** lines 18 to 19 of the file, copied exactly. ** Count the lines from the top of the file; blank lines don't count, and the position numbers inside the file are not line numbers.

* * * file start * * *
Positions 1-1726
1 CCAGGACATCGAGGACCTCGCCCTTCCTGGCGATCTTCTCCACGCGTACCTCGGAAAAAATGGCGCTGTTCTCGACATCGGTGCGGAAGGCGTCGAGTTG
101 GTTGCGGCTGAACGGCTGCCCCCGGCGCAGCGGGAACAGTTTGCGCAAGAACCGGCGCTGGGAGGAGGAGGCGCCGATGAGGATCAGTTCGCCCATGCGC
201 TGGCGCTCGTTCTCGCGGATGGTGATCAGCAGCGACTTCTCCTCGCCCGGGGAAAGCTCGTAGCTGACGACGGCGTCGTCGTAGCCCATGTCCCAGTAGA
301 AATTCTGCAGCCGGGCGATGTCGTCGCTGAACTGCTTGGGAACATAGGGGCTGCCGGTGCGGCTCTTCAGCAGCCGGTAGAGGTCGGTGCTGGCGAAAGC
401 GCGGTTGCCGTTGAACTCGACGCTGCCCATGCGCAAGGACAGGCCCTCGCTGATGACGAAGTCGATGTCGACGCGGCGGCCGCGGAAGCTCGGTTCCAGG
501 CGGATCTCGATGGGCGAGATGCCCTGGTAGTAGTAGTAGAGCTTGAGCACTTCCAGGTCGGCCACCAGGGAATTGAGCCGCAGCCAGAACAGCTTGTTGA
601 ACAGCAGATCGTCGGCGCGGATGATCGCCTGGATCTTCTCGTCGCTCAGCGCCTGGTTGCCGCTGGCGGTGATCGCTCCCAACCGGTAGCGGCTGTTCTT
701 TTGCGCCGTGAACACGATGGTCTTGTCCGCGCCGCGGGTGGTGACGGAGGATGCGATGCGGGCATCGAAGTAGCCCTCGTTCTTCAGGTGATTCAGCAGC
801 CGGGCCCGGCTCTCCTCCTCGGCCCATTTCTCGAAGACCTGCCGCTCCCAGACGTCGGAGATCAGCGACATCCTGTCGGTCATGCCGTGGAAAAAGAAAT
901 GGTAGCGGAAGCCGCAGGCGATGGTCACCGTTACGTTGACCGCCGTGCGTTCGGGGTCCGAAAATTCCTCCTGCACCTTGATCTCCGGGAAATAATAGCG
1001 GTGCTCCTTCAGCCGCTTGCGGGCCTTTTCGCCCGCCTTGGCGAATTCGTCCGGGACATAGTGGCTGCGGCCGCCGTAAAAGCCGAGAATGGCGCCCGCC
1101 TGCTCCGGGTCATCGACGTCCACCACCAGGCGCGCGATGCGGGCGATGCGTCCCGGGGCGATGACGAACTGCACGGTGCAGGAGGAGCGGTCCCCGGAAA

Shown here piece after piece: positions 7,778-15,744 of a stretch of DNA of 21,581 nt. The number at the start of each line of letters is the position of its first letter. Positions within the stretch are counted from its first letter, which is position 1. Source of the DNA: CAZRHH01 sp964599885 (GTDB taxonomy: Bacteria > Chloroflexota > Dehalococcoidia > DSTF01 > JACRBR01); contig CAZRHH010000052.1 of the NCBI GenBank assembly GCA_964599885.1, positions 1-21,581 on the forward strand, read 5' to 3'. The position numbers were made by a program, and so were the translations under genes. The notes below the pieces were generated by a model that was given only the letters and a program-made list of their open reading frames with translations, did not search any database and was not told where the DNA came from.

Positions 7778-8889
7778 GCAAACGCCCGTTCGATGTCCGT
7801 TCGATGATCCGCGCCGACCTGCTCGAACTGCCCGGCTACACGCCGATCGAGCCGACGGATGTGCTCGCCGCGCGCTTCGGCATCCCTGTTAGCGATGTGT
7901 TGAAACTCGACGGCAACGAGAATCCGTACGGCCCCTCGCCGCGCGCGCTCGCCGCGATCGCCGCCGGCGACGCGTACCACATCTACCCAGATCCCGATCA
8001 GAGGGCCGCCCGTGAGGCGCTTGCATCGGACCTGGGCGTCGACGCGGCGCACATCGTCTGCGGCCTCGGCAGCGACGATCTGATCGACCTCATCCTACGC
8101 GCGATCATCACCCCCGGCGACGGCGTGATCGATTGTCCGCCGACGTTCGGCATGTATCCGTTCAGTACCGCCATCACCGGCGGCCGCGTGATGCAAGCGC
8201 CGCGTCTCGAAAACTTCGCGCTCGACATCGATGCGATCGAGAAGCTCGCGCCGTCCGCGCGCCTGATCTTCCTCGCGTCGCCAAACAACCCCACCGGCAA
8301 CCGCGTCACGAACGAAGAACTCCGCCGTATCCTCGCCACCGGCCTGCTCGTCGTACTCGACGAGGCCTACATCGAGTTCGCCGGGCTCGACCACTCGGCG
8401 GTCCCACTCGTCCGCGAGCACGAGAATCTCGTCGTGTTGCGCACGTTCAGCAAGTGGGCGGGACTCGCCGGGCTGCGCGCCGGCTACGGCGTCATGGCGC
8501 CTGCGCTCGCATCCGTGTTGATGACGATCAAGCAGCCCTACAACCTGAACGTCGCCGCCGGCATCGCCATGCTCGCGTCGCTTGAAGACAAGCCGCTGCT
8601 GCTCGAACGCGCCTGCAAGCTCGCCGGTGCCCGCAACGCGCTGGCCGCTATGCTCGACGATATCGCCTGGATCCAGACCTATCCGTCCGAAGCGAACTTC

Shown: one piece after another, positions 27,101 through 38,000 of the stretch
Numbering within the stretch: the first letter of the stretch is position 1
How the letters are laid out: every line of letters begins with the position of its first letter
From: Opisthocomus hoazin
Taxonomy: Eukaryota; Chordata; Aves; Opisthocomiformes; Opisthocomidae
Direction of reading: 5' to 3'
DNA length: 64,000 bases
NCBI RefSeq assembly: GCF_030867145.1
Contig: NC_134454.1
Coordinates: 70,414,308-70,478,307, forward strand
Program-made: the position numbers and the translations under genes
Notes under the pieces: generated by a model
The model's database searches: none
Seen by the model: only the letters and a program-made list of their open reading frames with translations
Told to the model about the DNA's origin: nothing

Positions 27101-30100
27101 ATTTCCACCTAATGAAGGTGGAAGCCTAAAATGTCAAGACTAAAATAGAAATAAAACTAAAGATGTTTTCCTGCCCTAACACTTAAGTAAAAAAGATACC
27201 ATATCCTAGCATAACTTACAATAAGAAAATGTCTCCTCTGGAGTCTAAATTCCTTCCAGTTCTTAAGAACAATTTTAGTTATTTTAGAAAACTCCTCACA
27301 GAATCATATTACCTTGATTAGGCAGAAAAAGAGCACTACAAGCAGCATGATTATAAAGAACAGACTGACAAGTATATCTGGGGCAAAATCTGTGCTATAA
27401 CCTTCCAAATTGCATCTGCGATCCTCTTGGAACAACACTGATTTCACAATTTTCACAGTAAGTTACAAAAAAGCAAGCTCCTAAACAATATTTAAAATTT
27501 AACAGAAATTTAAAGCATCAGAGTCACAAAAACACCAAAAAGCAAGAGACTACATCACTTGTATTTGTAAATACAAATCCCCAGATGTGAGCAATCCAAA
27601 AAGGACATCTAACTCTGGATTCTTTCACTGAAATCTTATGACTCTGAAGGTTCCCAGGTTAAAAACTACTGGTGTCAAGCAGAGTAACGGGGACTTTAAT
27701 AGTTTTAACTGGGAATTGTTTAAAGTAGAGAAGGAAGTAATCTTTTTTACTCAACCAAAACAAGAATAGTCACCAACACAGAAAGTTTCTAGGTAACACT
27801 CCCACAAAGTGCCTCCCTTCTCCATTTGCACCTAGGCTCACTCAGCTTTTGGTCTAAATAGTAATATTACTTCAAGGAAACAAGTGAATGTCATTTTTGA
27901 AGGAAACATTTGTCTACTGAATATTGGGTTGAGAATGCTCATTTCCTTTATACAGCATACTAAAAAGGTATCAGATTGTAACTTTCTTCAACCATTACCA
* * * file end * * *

7901 TGAAACTCGACGGCAACGAGAATCCGTACGGCCCCTCGCCGCGCGCGCTCGCCGCGATCGCCGCCGGCGACGCGTACCACATCTACCCAGATCCCGATCA
8001 GAGGGCCGCCCGTGAGGCGCTTGCATCGGACCTGGGCGTCGACGCGGCGCACATCGTCTGCGGCCTCGGCAGCGACGATCTGATCGACCTCATCCTACGC